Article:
If the baffle is relatively stationary, then there is little motion transferred to the back panel. In terms of reducing the energy in the cabinet due to the back wave, then flexing of the rear panel actually converts some of sound energy (SPL) inside the cabinet to mechanical energy (flexing, heat etc).

 

Stiffening and dampening the baffle's motion is where you want to focus your efforts, IMO.

 

Good Luck,

-Tom 

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This is the method I plan to use. This picture is obviously a Heresy so you wouldn't need the notch for the K-55 as shown here, but this gives you the idea. I plan to screw to the baffle and sides with pocket screws, then through the rear panel into this brace. This picture was lifted from another member's Heresy resto.

IMG_6344_thumb_JPG_16829c1150a389c0c592f8cedb94bad7.jpg

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Strips on all sides like in the first post, a "plus sign" / "diamond" (diagonally-connected endpoints) shape with 1" wide "members", cut out of one piece of void-free (underlayment quality) lauan 1/4" thick, fastened to side strips like shown in the first post should be entirely sufficient for the task without altering the internal volume too appreciably.

 

I wouldn't do what's shown in that Heresy.  Takes up too much volume and I don't like those doglegs.

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On 10/4/2019 at 4:42 PM, IB Slammin said:

 

Unsatisfactory look ???  I always kept mine with the back to a wall or a corner....Didn't look at the back unless moving :D

 

Absolutely, looks unprofessional and lowers the resale value.

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On 10/5/2019 at 9:01 AM, capo72 said:

This is the method I plan to use. This picture is obviously a Heresy so you wouldn't need the notch for the K-55 as shown here, but this gives you the idea. I plan to screw to the baffle and sides with pocket screws, then through the rear panel into this brace. This picture was lifted from another member's Heresy resto.

IMG_6344_thumb_JPG_16829c1150a389c0c592f8cedb94bad7.jpg

This type of bracing would be my preference though some reduction on the meat of the H framing would be appropriate.  Make it excellent an fitting frame to avoid the cleats and use a lot of glue to avoid too much volume loss.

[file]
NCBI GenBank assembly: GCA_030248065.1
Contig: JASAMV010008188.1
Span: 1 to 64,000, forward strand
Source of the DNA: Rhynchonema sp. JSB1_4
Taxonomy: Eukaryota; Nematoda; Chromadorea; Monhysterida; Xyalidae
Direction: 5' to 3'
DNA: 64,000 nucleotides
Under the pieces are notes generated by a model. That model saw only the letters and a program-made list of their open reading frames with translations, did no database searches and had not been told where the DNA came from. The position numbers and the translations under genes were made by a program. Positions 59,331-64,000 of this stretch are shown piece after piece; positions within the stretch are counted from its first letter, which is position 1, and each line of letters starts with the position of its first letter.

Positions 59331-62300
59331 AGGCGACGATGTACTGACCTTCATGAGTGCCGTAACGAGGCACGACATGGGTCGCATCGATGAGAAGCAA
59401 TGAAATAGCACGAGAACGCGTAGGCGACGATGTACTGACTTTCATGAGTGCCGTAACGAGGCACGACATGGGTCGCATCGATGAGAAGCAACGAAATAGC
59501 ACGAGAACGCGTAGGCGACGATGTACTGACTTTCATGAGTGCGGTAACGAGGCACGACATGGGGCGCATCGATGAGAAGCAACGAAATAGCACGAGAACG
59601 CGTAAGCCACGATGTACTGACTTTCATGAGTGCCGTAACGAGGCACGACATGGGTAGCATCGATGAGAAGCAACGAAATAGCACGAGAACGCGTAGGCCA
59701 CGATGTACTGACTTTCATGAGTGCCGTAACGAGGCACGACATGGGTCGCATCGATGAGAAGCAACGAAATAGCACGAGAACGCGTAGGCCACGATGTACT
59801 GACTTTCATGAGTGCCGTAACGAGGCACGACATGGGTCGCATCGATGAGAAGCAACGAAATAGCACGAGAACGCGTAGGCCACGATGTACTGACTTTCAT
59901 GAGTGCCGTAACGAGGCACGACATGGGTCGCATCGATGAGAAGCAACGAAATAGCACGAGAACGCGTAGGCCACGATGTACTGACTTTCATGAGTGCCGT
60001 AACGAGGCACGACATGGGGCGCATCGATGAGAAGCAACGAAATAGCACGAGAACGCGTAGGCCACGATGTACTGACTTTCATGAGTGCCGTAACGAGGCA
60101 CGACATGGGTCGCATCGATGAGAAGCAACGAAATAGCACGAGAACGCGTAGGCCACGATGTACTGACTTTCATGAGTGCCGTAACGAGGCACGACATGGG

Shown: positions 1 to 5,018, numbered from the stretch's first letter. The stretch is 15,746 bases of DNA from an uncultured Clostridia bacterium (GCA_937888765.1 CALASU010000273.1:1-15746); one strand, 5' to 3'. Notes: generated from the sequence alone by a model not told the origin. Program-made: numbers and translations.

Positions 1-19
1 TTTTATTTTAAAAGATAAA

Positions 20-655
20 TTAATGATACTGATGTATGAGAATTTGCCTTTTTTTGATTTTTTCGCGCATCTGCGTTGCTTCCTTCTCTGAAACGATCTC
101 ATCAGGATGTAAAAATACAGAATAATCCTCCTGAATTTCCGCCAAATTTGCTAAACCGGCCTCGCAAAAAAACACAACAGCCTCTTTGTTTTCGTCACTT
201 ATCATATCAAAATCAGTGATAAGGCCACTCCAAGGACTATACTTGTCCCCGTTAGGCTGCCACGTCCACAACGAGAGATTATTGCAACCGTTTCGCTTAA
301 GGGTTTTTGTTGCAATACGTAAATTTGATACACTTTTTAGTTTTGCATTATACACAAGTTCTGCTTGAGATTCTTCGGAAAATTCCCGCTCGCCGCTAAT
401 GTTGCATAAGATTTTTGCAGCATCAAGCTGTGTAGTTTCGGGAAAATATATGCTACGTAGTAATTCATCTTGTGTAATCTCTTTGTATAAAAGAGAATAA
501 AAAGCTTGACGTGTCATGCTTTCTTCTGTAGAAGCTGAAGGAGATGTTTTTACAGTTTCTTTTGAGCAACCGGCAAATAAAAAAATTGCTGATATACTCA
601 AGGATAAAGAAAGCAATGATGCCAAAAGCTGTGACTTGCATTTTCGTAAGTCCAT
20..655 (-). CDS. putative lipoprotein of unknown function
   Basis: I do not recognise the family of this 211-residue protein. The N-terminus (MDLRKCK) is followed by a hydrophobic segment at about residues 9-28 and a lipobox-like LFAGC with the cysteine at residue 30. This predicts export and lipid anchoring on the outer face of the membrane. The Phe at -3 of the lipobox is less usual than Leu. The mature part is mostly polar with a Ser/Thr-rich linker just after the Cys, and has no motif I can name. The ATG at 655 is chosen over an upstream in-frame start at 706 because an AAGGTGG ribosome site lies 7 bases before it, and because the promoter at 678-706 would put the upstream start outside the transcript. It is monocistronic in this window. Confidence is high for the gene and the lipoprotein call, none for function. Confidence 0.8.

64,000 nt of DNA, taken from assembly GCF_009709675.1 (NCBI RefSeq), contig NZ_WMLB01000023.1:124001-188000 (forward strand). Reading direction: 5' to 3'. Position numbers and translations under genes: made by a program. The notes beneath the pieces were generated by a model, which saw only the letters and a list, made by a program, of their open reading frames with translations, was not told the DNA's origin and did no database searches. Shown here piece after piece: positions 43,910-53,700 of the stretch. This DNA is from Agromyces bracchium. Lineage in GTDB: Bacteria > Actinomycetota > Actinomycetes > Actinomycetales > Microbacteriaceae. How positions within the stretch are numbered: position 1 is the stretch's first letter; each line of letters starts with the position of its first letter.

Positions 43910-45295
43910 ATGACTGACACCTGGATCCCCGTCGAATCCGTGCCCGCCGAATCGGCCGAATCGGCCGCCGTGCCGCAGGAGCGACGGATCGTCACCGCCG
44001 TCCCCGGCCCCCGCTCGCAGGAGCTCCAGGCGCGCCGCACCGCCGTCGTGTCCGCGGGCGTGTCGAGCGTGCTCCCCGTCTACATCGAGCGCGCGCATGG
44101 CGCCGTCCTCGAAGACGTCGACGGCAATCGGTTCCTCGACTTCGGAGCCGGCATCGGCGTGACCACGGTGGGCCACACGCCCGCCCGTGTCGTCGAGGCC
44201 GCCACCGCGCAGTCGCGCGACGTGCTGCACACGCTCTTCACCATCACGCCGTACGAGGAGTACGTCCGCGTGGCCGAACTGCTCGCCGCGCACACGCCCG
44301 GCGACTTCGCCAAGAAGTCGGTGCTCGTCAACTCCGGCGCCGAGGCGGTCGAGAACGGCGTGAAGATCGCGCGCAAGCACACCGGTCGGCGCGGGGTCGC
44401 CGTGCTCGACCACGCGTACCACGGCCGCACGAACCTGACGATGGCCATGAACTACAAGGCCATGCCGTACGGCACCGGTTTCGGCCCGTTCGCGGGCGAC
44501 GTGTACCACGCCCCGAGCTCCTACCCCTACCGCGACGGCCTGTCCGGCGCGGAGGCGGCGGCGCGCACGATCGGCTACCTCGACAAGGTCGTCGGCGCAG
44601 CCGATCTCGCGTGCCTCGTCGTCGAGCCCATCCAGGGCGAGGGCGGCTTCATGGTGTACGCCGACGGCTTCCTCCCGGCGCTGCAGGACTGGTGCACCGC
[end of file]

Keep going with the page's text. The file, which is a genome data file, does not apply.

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Added all that bracing is reducing the internal cabinet volume which is not a good thing.

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On ‎10‎/‎5‎/‎2019 at 12:10 PM, glens said:

I wouldn't do what's shown in that Heresy.  Takes up too much volume and I don't like those doglegs.

 

2 hours ago, Frzninvt said:

Added all that bracing is reducing the internal cabinet volume which is not a good thing.

I have not done this on my Cornwalls yet, but I plan to. I will most likely use round holes with large radii on edges instead of the windows and doglegs. I plan to calculate the volume of the brace; I don't think it will be as big of a percentage of total cabinet volume as it appears to be in the Heresy photo. I have a plan for that though if the volume change is deemed detrimental. Knowing the volume that the brace consumes, I can shim the rear panel out an appropriate amount to gain internal volume to compensate. If you think about it, the brace would be no more than half the size of the rear panel. If you shimmed the rear panel out half it's thickness (3/8") that would compensate for the brace volume. Now figure the volume gain of the swiss cheese holes in the brace and we are talking maybe a 1/4" shim out of the rear panel. I will do actual calculations when the time comes, but this is my current line of thought. I plan to use pocket screws so this modification would be completely reversible if it is a bust. Feel free to keep shooting down this plan and I will try to keep coming up with solutions.

 

Jeremy

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If you are worried about the volume displaced, then consider adding some pressed fiberglass. JBL does this with their cabinets. About 1 inch thick on 5 out of the 6 panels, is said to increase the "apparent volume" of the box by about 10%. 

 

Please remember I said "pressed fiberglass" and not something recommended by "someone on the internet" who makes wild claims. The closest thing you can easily get is probably the material that HVAC guys use when they fabricate the large plenums up in your attic. Alternatively, the "blanket" material used in the old Cornwalls is good also. Check the Lansing forum and do a search - plenty of good info. 

 

Good Luck,

-Tom

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Dimensional lumber front to back is exactly how Klipsch updated the newer Cornwall series cabinets, that is the cabinets weak spot.

 

 

Cornwall braces..JPG

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20 hours ago, PrestonTom said:

If you are worried about the volume displaced, then consider adding some pressed fiberglass. JBL does this with their cabinets. About 1 inch thick on 5 out of the 6 panels, is said to increase the "apparent volume" of the box by about 10%. 

 

Please remember I said "pressed fiberglass" and not something recommended by "someone on the internet" who makes wild claims. The closest thing you can easily get is probably the material that HVAC guys use when they fabricate the large plenums up in your attic. Alternatively, the "blanket" material used in the old Cornwalls is good also. Check the Lansing forum and do a search - plenty of good info. 

 

Good Luck,

-Tom

Yes, or use angle iron or I-beams in aluminum or fiberglass framing.  Not near as easy or inexpensive but won't eat up the space.